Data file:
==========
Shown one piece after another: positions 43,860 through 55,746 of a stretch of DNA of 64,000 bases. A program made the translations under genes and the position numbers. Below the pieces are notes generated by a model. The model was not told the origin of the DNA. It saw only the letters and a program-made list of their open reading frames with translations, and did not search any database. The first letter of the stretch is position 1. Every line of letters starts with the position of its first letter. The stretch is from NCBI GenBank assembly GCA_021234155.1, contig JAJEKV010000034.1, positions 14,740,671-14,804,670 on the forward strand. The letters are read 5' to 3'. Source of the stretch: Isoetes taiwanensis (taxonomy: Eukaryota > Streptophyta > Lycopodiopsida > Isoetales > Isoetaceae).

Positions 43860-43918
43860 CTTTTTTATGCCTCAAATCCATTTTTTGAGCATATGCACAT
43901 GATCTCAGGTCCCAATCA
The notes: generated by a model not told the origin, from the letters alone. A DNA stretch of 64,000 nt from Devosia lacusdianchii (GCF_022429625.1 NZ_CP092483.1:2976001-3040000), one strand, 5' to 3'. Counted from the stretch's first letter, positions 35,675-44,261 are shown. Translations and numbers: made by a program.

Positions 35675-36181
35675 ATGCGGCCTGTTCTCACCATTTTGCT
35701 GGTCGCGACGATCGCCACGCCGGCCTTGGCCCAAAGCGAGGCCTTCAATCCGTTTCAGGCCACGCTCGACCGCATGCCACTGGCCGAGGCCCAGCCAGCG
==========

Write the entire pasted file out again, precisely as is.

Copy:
Shown one piece after another: positions 43,860 through 55,746 of a stretch of DNA of 64,000 bases. A program made the translations under genes and the position numbers. Below the pieces are notes generated by a model. The model was not told the origin of the DNA. It saw only the letters and a program-made list of their open reading frames with translations, and did not search any database. The first letter of the stretch is position 1. Every line of letters starts with the position of its first letter. The stretch is from NCBI GenBank assembly GCA_021234155.1, contig JAJEKV010000034.1, positions 14,740,671-14,804,670 on the forward strand. The letters are read 5' to 3'. Source of the stretch: Isoetes taiwanensis (taxonomy: Eukaryota > Streptophyta > Lycopodiopsida > Isoetales > Isoetaceae).

Positions 43860-43918
43860 CTTTTTTATGCCTCAAATCCATTTTTTGAGCATATGCACAT
43901 GATCTCAGGTCCCAATCA
The notes: generated by a model not told the origin, from the letters alone. A DNA stretch of 64,000 nt from Devosia lacusdianchii (GCF_022429625.1 NZ_CP092483.1:2976001-3040000), one strand, 5' to 3'. Counted from the stretch's first letter, positions 35,675-44,261 are shown. Translations and numbers: made by a program.

Positions 35675-36181
35675 ATGCGGCCTGTTCTCACCATTTTGCT
35701 GGTCGCGACGATCGCCACGCCGGCCTTGGCCCAAAGCGAGGCCTTCAATCCGTTTCAGGCCACGCTCGACCGCATGCCACTGGCCGAGGCCCAGCCAGCG